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Colombians make “nano-frozen” food real






With its biotechnological development, the cold chain is maintained for up to 84 hours without consuming energy. They have already attracted $150,000 in capital and the attention of Coca-Cola.


Clarence Birdseye is cited in history books as the man who made it possible to preserve food longer with intact quality.

It's been almost 100 years since he developed quick freezing and turned the food industry upside down. Millions of dollars are being made today thanks to his invention.


When this restless man thought of such a solution, the world was still unaware of refrigerators and electric coolers. In the US, being an avant-garde country, boxes containing ice were hardly used but they did not preserve food well and also got moldy.

Today it would be difficult to conceive of a world without refrigerators for commercial and domestic use. However, the cold chain has limitations when it comes to preserving food on long journeys to remote areas.

This is where Isabel Pulido and Paola Camacho come into the picture, two graduates from the Universidad de los Andes, who developed a nanotechnology capable of keeping products refrigerated for up to 84 hours without any energy consumption.

The two co-founders worked on the project four years ago and when they verified its viability, they registered Nanofreeze in 2020, the company with which this year they will strengthen their supply to the food and health sector.


Isabel Pulido affirmed that this technique reduces the waste of perishables, especially when it comes to the last mile in the most inaccessible municipalities, villages and corregimientos, which are not accessed by trucks conditioned to refrigerate.


“We have another impact, which is the reduction in plastic waste, specifically that of expanded polystyrene (styrofoam), the material in which the boxes used to maintain the cold chain are made. In this case, we created boxes with a long useful life and made of 100% recyclable plastic,” said Pulido.

From another perspective, they also emphasized the potential that their technology can achieve in the health sector, since the vaccines can also travel to the most remote places and, in this way, the work of the medical brigades is facilitated.

"The estimated life time without refrigeration is six hours for these biologicals, but with this nanotechnology the products can be taken and the hours extended without the worry of not having a place to connect the refrigerators," said Paola Camacho.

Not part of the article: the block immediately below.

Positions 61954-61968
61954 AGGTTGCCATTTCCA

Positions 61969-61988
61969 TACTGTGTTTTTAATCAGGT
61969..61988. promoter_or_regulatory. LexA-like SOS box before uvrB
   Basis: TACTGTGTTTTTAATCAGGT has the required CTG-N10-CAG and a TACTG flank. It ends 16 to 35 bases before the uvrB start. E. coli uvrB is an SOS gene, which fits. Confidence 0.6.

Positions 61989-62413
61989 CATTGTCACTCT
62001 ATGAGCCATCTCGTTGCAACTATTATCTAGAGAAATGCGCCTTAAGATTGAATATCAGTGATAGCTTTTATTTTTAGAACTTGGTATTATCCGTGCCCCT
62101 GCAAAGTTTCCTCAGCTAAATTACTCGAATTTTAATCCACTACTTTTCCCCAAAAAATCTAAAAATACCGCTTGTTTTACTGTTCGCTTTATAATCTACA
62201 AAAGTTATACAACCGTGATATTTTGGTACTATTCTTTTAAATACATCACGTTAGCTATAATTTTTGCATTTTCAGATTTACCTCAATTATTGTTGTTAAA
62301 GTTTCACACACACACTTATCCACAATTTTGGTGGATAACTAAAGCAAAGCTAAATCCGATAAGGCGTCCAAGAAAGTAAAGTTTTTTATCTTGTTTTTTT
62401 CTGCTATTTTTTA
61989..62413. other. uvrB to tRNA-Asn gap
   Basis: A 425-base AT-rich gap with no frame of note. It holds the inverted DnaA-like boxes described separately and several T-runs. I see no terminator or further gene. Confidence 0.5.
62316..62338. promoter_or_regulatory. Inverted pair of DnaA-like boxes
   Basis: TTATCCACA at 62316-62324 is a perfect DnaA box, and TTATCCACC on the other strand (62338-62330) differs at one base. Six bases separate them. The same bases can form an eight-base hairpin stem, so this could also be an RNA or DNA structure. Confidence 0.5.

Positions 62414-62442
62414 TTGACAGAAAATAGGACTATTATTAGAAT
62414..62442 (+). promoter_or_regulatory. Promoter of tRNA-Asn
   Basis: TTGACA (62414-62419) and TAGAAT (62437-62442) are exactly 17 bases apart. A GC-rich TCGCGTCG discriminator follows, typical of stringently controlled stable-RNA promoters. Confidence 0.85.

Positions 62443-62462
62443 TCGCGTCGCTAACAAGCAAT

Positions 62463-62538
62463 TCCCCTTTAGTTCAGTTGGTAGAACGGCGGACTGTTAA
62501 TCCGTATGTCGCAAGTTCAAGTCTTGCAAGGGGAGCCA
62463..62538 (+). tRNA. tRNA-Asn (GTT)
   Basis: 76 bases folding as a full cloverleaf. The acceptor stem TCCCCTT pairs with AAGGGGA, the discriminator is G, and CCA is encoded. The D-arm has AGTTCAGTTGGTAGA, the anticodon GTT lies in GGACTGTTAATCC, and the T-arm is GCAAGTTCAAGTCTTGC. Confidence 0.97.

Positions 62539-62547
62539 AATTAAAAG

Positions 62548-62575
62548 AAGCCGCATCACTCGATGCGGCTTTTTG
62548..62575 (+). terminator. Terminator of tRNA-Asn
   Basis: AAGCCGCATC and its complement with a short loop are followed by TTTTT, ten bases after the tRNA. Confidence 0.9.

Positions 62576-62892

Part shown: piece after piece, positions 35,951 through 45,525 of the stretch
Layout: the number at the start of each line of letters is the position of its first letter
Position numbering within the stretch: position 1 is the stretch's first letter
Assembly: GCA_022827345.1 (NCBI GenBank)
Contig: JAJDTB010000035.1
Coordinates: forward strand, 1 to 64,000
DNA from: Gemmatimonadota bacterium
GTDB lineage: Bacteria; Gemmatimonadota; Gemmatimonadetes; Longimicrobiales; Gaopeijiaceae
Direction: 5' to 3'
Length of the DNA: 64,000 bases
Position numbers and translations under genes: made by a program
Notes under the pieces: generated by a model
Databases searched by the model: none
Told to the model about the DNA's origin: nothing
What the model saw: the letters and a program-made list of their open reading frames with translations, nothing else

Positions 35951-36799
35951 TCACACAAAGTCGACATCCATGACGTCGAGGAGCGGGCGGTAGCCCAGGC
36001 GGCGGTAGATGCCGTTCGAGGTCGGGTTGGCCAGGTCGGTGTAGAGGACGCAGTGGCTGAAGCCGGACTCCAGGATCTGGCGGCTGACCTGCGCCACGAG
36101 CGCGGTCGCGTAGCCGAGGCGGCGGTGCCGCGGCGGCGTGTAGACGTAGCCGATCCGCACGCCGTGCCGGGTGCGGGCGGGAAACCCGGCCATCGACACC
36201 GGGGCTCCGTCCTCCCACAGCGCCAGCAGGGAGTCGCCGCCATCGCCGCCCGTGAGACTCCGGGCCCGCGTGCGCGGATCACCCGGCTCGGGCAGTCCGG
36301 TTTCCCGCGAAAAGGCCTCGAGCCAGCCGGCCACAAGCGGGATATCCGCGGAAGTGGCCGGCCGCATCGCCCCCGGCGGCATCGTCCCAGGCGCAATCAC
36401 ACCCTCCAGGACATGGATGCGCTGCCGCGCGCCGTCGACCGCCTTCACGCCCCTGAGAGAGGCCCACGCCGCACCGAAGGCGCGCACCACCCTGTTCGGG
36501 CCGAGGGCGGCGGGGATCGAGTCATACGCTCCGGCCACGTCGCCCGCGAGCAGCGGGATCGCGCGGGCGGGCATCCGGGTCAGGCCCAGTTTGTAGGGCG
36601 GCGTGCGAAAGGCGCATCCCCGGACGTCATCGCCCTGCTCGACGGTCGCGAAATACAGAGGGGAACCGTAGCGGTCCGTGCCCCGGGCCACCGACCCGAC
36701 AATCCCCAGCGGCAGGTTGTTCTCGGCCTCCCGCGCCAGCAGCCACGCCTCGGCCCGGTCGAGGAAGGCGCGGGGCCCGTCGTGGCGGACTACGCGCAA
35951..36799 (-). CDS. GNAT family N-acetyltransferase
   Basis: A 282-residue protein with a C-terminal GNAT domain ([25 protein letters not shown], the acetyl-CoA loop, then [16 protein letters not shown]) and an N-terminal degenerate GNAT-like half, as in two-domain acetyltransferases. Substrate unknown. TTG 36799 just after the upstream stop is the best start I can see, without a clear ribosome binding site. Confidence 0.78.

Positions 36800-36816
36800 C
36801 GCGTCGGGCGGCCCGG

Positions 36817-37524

In fact, one of its first clients was Compensar EPS, which, according to Pulido, "uses refrigerators to transport biologicals by air and land."


They also have a company that exports herbs and vegetables among their clients and "Corona is implementing this solution to have the sixpacks refrigerated and avoid Styrofoam boxes," she added.


The potential of the creation has echoed on international stages and the two co-founders have attracted the attention of investors and prestigious accelerators.

capital attraction

With the nanotechnological development, the entrepreneurs received awards such as The Biology Science Challenge, an award that they were given in 2019 above the project with which Harvard University competed that same year.

In total, they estimate that they have received more than US$300,000 in acknowledgments and have already attracted US$150,000 from angel investors, capital that will serve to strengthen the commercial operation.

Solar Powered Refrigerators


According to its founders, Nanofreeze is a company that is accelerating refrigeration processes and its added value lies in sustainable alternatives to bring products and medicines to different parts of the world without sacrificing quality. In this sense, the two creators anticipated that, by 2024, refrigerators with solar energy consumption will be brought to the market, an alternative that will begin in the commercial field. That is, it is designed for chain stores and stores that distribute refrigerated products. Due to its ability to scale, it also caught the attention of Zero_by_50 (ZBF), a North American accelerator that helps companies establish and develop alliances in the business segment with a sustainability focus. "In the years that we have been working with Nanofreeze, we have been surprised by the level of interest and support that large companies are giving to this startup," said Martín Gil, ZBF founding partner.


“Investors are betting on innovation and they found this that seemed incredible to them. We showed them results, tests and they considered that it had a lot of potential, not only for one industry but for many," Camacho stressed.


And he added: "This solution is very useful because this part of refrigeration does not have so much innovation, this being such an important issue in logistics chains worldwide."


Nanofreeze is part of the acceleration programs of startups offered by multinationals such as AB InBev (owner of Bavaria), Coca-Cola and Johnson & Johnson.


For the rest of 2023, they hope to strengthen sales in companies that need a cold chain. They affirmed that the plan consists of giving priority to exporting companies, due to the high rates of waste detected there.


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